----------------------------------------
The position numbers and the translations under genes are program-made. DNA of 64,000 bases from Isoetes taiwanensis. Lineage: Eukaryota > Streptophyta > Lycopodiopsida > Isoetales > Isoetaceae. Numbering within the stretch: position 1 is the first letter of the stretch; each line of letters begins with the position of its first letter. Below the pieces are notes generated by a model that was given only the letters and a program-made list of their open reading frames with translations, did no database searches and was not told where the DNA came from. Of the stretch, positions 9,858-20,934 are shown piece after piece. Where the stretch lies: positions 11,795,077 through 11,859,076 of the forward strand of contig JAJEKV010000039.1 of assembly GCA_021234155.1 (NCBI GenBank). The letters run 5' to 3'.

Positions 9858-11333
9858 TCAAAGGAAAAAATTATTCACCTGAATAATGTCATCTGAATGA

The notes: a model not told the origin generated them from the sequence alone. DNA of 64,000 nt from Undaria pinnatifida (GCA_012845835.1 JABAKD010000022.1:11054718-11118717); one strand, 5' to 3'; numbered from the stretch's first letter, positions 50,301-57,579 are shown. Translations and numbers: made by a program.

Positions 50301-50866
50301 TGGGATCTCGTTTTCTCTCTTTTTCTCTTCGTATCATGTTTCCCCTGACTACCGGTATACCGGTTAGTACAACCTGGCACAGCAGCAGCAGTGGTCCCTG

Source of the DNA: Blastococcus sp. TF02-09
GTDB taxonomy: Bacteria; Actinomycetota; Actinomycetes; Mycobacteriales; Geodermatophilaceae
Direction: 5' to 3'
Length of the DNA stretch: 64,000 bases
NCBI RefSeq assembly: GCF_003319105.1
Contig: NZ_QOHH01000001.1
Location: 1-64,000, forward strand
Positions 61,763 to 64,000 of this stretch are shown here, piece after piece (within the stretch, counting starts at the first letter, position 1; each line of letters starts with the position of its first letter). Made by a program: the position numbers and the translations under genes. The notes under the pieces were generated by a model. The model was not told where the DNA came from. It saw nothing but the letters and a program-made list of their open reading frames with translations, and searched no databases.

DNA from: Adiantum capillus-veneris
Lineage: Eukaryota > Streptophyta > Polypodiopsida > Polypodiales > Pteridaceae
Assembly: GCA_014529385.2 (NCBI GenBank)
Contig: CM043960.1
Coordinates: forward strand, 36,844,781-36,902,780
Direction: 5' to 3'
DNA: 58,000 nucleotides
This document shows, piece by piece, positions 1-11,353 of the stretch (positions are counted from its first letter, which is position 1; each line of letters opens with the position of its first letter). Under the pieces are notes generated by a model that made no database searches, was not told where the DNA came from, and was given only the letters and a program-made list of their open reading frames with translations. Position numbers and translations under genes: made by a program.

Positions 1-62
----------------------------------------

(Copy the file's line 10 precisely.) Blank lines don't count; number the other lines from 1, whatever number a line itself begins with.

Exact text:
Length of the DNA stretch: 64,000 bases